Objective To determine the effectiveness of mindfulness-based programmes (MBPs) on the mental health of elite athletes.
Design Systematic review and meta-analysis.
Data sources Eight online databases (Embase, PsycINFO, SPORTDiscus, MEDLINE, Scopus, Cochrane CENTRAL, ProQuest Dissertations & Theses and Google Scholar), plus forward and backward searching from included studies and previous systematic reviews.
Eligibility criteria for selecting studies Studies were included if they were randomised controlled trials (RCTs) that compared an MBP against a control, in current or former elite athletes.
Results Of 2386 articles identified, 12 RCTs were included in this systematic review and meta-analysis, comprising a total of 614 elite athletes (314 MBPs and 300 controls). Overall, MBPs improved mental health, with large significant pooled effect sizes for reducing symptoms of anxiety (hedges g=−0.87, number of studies (n)=6, p=0.017, I 2=90) and stress (g=−0.91, n=5, p=0.012, I 2=74) and increasing psychological well-being (g=0.96, n=5, p=0.039., I 2=89). Overall, the risk of bias and certainty of evidence was moderate, and all findings were subject to high estimated levels of heterogeneity.
Conclusion MBPs improved several mental health outcomes. Given the moderate degree of evidence, high-quality, adequately powered trials are required in the future. These studies should emphasise intervention fidelity, teacher competence and scalability within elite sport.
PROSPERO registration number CRD42020176654.
- psychology, sports
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Elite athletes face unique stressors that can place them at particular risk of experiencing mental health symptoms and disorders, with the prevalence of common mental health symptoms equivalent to or even or exceeding that of non-athletes.1–3 A developing tension between protecting athletes’ mental health and striving for optimal performance has brought renewed focus on this subject,4–6 prompting fresh calls for mental health to be prioritised alongside physical health.7 Comprehensive screening and monitoring tools are available.8 The International Olympic Committee Sports Mental Health Assessment Tool-19 is becoming widely used as a framework to identify and treat mental health symptoms and disorders in elite athletes.10 11 Mindfulness and meditation are cited as potential treatment options for athletes who are experiencing high psychological strain but do not meet the criteria to be diagnosed with a clinical disorder.9 Recommended treatment options should, therefore, be rigorously tested in elite athletes and the unique environments in which they operate.5 12 13
Mindfulness-based programmes (MBPs) such as mindfulness-based stress reduction (MBSR) and mindfulness-based cognitive therapy (MBCT) aim to improve dimensions of mindfulness including attentional control, acceptance, emotional reactivity and self-compassion.14 15 They are comparable to other evidence-based approaches, such as cognitive–behavioural therapy, in treating mental health disorders.16 17 Mental health represents a spectrum from ‘flourishing’ to ‘languishing’.18 An individual may experience positive states of well-being (flourish) while living with a mental health disorder, or experience poor mental health (languish) in the absence of clinically relevant symptoms of a mental health disorder.8 18 MBPs teach foundational skills that support mental health and well-being across this spectrum.19 MBSR and MBCT typically consist of eight sessions per week, each lasting 2.0–2.5 hours, and are delivered in group settings by teachers who have successfully completed mindfulness-based teacher training.20 MBPs are associated with improvements in athletic performance, making mindfulness-based approaches popular in contemporary sports psychology.21–23 Careful adaptation of these programmes is required when targeting specific new groups and new contexts, such as elite athletes, to maximise acceptability, effectiveness, ease of implementation and scalability.24 The adaptation of MBPs to elite sport settings must take into account the impact at the level of the individual, as well as at the micro (coaches/teammates), meso (individual sport) and macro (wider sporting environment) levels.8 25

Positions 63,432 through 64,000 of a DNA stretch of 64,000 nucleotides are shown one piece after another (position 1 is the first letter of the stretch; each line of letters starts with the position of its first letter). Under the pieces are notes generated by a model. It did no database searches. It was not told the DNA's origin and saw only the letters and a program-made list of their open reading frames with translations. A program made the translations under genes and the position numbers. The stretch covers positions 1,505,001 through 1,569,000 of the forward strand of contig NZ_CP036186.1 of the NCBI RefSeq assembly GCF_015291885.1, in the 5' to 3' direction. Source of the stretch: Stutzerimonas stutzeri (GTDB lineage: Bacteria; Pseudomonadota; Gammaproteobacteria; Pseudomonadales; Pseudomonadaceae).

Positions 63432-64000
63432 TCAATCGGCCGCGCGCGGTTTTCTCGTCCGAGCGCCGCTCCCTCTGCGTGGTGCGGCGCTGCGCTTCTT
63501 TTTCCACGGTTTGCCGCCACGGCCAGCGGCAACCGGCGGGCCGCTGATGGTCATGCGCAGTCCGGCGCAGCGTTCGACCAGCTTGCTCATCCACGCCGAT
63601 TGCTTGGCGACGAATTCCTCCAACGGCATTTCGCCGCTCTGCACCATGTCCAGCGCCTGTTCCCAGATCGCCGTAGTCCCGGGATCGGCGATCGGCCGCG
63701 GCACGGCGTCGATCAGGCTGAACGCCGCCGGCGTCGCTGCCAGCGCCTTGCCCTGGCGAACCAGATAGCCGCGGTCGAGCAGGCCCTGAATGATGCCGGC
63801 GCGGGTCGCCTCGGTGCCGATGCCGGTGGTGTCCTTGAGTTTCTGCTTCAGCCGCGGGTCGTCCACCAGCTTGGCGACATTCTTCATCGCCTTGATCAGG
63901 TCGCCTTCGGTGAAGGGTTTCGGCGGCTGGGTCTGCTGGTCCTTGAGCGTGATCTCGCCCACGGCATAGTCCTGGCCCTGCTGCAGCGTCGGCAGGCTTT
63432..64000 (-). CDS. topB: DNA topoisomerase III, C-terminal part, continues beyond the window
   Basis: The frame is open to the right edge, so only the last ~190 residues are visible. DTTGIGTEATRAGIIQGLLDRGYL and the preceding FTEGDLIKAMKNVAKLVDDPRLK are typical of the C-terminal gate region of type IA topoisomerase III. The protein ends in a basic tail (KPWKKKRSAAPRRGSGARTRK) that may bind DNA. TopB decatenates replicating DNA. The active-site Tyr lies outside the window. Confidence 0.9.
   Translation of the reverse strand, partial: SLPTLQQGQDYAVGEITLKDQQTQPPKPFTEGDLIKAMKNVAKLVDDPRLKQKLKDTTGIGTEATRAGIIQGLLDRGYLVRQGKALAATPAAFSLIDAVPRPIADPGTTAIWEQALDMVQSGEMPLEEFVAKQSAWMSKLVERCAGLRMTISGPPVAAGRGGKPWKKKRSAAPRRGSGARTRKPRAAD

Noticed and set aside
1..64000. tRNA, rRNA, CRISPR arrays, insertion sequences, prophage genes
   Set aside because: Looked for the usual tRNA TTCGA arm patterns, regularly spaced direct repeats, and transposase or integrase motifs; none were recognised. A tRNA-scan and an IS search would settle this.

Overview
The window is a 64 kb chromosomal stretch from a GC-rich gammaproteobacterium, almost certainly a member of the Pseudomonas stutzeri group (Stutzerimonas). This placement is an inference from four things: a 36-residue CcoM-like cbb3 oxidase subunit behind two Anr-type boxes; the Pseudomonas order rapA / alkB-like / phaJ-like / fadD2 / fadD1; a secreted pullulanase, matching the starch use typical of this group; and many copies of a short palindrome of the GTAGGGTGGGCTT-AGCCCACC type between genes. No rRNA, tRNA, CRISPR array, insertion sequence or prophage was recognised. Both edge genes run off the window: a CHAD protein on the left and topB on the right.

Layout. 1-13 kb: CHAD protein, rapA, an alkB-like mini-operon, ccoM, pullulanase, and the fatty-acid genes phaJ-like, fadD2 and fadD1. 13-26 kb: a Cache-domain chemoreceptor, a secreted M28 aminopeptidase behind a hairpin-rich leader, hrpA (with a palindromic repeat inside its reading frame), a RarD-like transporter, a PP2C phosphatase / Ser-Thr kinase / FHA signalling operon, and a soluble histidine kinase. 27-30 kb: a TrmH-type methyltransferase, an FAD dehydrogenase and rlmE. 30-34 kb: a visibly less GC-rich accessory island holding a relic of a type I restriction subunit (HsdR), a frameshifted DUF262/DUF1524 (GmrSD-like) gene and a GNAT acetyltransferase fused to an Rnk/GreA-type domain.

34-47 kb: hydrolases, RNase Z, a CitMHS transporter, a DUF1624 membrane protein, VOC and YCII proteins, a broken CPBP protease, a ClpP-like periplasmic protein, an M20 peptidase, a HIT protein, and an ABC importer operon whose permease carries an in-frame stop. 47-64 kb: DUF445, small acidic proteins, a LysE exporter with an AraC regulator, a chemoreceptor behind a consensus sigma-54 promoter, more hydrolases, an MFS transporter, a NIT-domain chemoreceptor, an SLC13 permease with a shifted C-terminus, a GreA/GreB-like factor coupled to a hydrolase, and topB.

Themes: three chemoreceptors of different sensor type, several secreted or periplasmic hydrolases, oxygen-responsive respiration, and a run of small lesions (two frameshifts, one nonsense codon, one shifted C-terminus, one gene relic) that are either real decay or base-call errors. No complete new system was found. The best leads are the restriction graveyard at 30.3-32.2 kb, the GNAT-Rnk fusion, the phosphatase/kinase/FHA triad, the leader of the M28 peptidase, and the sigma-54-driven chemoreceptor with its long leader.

Important critiques of mindfulness highlight that commercialisation and overstating evidence have contributed to scepticism towards MBPs.26 A further critique is that mindfulness puts too much responsibility on individuals27 and fails to address the social determinants of mental health, such as socioeconomic disadvantage, structural racism, sexism and gender/sexuality discrimination.28 If MBPs are to be used to improve elite athletes’ mental health, the best available evidence first needs to be systematically evaluated. Hence, the objective of this review was to determine the effect MBPs had on elite athletes’ mental health.
This review was conducted in line with the Preferred Reporting Items for Systematic Reviews and Meta-Analysis (PRISMA) guidelines,29 and the implementing PRISMA in Exercise, Rehabilitation, Sports Medicine and Sports Science guidance.30 The protocol was registered via the Centre for Reviews and Dissemination (PROSPERO: CRD42020176654, 17 November 2020). Deviation from the original protocol occurred after data synthesis. We chose not to analyse secondary outcomes, which included performance and injury, because there were sufficient data for the primary mental health-related outcomes.